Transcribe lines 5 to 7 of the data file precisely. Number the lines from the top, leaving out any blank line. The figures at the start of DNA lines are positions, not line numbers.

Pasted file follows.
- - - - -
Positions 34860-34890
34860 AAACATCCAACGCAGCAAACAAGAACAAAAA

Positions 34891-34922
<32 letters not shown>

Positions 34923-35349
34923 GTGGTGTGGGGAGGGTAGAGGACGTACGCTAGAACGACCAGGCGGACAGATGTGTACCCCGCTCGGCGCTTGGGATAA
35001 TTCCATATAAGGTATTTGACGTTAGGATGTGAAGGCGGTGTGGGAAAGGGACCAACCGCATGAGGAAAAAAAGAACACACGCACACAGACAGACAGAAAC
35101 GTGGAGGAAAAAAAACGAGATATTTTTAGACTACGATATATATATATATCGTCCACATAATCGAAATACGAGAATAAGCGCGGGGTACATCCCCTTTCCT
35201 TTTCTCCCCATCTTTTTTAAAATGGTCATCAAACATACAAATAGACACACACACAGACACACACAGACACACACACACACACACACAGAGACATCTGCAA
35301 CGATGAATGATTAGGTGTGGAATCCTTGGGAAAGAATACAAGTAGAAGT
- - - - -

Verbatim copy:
Positions 34923-35349
34923 GTGGTGTGGGGAGGGTAGAGGACGTACGCTAGAACGACCAGGCGGACAGATGTGTACCCCGCTCGGCGCTTGGGATAA
35001 TTCCATATAAGGTATTTGACGTTAGGATGTGAAGGCGGTGTGGGAAAGGGACCAACCGCATGAGGAAAAAAAGAACACACGCACACAGACAGACAGAAAC